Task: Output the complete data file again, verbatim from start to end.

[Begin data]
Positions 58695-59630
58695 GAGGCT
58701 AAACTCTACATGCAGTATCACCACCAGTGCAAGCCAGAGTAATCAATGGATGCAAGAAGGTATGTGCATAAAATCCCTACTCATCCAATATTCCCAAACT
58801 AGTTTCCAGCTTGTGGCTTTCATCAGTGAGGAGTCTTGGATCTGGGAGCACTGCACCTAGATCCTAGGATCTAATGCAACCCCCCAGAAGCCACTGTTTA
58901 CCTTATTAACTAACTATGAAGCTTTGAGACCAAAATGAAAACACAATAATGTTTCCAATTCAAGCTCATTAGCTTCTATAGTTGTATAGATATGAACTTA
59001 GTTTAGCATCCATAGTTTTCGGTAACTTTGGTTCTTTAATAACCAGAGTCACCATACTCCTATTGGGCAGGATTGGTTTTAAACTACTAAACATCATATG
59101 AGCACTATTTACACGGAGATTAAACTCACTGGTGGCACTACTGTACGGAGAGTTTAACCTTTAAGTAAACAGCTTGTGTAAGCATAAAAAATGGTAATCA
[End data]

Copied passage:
Positions 58695-59630
58695 GAGGCT
58701 AAACTCTACATGCAGTATCACCACCAGTGCAAGCCAGAGTAATCAATGGATGCAAGAAGGTATGTGCATAAAATCCCTACTCATCCAATATTCCCAAACT
58801 AGTTTCCAGCTTGTGGCTTTCATCAGTGAGGAGTCTTGGATCTGGGAGCACTGCACCTAGATCCTAGGATCTAATGCAACCCCCCAGAAGCCACTGTTTA
58901 CCTTATTAACTAACTATGAAGCTTTGAGACCAAAATGAAAACACAATAATGTTTCCAATTCAAGCTCATTAGCTTCTATAGTTGTATAGATATGAACTTA
59001 GTTTAGCATCCATAGTTTTCGGTAACTTTGGTTCTTTAATAACCAGAGTCACCATACTCCTATTGGGCAGGATTGGTTTTAAACTACTAAACATCATATG
59101 AGCACTATTTACACGGAGATTAAACTCACTGGTGGCACTACTGTACGGAGAGTTTAACCTTTAAGTAAACAGCTTGTGTAAGCATAAAAAATGGTAATCA